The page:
Early on in my search for case studies of how people adapt to transport disruption during to severe weather events, I realised that my research project is as much about the potential for resilient travel behaviour change as it is about revealed travel behaviour change.
Some people take evasive action to avoid risk on the roads or rails, others do not. That’s revealed behaviour. But whether travellers’ reactions to storms, snow, wind and floods is due to conscious choice or pre-existing constraint, that’s about their potential.
Therefore, my project was as much about identifying the potential to encourage and support resilient travel behaviour change in response to transport disruption during severe weather as it was about describing behaviours already prevalent.
Then, at a conference last week, I learned that there are academic terms and concepts to describe this potential: capability and motility and eudaemonic wellbeing – at which point I’ve probably already lost most reading this blog. But let me explain.
Whereas transport planners usually view travel behaviour in terms of choices made because of the utility (cost, time, convenience, comfort) of transport options, this perspective looks at choices in terms of whether the traveller has the capability to make that choice, a question that considers the individual’s physical and mental abilities or constraints, their skills in navigation, their disposition to travel, their perceptions of safety and inclusion (or not).
The traditional approach then leads to planning for mobility, mainly by trying to increase modal choice, encourage modal shift, offer more services, or build more infrastructure. Motility, meanwhile, tries to take account of all the resources that make access choices possible, not just the transport ones. Therefore, there is more consideration of land use as well as transport, of past experiences and transport history, as well as present travel patterns, of levels of confidence as well as levels of competence.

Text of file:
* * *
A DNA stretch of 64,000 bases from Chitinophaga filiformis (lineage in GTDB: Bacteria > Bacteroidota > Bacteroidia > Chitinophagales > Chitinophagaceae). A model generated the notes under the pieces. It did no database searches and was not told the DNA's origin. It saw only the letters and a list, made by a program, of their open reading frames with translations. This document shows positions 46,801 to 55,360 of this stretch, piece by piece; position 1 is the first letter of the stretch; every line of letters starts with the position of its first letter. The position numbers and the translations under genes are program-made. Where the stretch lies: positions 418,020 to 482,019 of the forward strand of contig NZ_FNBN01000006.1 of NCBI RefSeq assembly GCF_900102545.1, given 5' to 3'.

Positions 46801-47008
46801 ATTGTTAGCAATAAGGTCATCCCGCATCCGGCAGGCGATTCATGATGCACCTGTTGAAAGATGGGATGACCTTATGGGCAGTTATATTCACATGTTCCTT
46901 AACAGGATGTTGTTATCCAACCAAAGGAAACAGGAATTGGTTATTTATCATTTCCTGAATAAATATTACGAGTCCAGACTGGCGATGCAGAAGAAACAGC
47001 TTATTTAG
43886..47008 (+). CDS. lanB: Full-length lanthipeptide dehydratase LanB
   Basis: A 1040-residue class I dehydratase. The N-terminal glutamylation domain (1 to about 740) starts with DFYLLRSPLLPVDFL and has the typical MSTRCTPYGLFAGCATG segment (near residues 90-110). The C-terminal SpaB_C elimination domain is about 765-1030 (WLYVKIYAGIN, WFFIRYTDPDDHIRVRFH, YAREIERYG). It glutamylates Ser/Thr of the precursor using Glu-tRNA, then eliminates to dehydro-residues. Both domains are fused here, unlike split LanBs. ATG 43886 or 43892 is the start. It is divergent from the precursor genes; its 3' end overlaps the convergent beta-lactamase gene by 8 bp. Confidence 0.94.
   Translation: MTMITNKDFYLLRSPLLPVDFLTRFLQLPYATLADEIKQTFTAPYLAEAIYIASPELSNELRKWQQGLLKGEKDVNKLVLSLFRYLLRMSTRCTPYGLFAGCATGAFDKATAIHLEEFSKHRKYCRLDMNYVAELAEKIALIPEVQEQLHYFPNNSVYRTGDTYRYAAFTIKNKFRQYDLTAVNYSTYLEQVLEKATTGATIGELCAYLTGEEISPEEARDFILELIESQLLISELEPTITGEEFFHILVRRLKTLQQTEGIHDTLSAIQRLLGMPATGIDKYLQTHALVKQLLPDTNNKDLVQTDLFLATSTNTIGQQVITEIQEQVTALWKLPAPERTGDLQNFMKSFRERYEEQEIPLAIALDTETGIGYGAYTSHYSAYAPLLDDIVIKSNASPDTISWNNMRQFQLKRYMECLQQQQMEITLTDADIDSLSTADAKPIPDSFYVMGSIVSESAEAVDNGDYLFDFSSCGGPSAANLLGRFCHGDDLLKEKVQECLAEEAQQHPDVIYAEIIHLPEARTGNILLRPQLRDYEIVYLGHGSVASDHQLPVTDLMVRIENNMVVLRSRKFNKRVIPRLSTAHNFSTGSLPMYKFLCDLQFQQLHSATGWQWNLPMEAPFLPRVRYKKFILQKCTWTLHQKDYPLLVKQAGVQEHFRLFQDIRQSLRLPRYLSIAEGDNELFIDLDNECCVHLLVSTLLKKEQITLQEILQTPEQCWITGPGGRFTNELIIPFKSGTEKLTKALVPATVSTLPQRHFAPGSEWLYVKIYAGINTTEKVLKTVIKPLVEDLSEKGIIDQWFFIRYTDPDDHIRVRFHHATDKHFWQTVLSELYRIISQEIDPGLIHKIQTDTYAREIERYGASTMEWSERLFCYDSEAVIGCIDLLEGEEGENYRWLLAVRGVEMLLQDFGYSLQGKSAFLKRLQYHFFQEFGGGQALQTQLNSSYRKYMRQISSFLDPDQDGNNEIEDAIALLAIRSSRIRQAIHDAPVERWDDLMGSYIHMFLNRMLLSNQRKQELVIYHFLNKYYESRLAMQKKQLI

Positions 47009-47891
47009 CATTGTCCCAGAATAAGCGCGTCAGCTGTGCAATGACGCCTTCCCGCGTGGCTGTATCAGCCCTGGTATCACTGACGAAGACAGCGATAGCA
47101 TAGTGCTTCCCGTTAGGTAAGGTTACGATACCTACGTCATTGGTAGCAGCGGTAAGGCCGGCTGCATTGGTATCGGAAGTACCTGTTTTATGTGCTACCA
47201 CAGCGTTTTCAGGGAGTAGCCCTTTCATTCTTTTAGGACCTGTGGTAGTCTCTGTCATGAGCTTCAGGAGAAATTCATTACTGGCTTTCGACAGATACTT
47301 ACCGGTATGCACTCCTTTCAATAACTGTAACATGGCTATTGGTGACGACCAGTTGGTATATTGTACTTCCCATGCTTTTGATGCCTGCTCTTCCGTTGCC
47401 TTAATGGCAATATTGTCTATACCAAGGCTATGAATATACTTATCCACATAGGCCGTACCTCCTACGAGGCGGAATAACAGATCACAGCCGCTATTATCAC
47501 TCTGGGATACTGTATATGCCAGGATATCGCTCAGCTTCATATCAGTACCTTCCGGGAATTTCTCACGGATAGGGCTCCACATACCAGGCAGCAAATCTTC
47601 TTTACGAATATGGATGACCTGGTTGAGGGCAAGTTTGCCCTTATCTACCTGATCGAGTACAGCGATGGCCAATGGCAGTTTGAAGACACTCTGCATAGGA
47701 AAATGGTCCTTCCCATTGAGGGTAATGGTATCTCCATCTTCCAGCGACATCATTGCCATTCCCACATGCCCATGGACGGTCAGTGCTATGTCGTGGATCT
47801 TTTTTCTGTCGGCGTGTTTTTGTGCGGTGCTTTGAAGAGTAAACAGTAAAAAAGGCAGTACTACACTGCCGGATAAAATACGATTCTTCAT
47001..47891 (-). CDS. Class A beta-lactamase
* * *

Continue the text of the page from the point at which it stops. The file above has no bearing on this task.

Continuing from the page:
As a result, a narrow focus on the ‘hedonic’ wellbeing of travellers – whether they have been helped to move quickly and reliably from A to B by whichever mode – is replaced by a broad mission of helping travellers fulfil their potential or achieve greater ‘eudaemonic wellbeing’ through inclusive motility.
All of this fits neatly with the goal of successful adaptation to increasingly extreme weather and the transport disruption it causes. For although infrastructure and services can be adapted and made more resilient, they are unlikely to be so well adapted as to maintain a high level of reliability or speed during severe weather events. Thus, measures of utility, mobility, and hedonic wellbeing are all likely to fall short.
Meanwhile, studies have demonstrated that people adapt better if they have experience with disruption, are familiar with additional accessibility choices (including online access), and if they have more time to adapt (e.g. because they have more warning or disruption is longer term). In other words, people respond more resiliently if they can boast of greater access capabilities, more motility, and more time to achieve their potential. Which, if they do, would probably make them feel more eudaemonic well-being even when things aren’t going to plan, if for no other reason than that they have avoided getting stuck on a motorway or a train platform for hours.
Conclusion? My project is about identifying who changes their travel behaviour during severe weather and how they avoid risk. But it is also about translating those evidenced behaviours into ideas for policies and measures which prepare more people and groups for severe weather, increase their potential to respond resiliently, and give them greater capability, motility, and eudemonic wellbeing.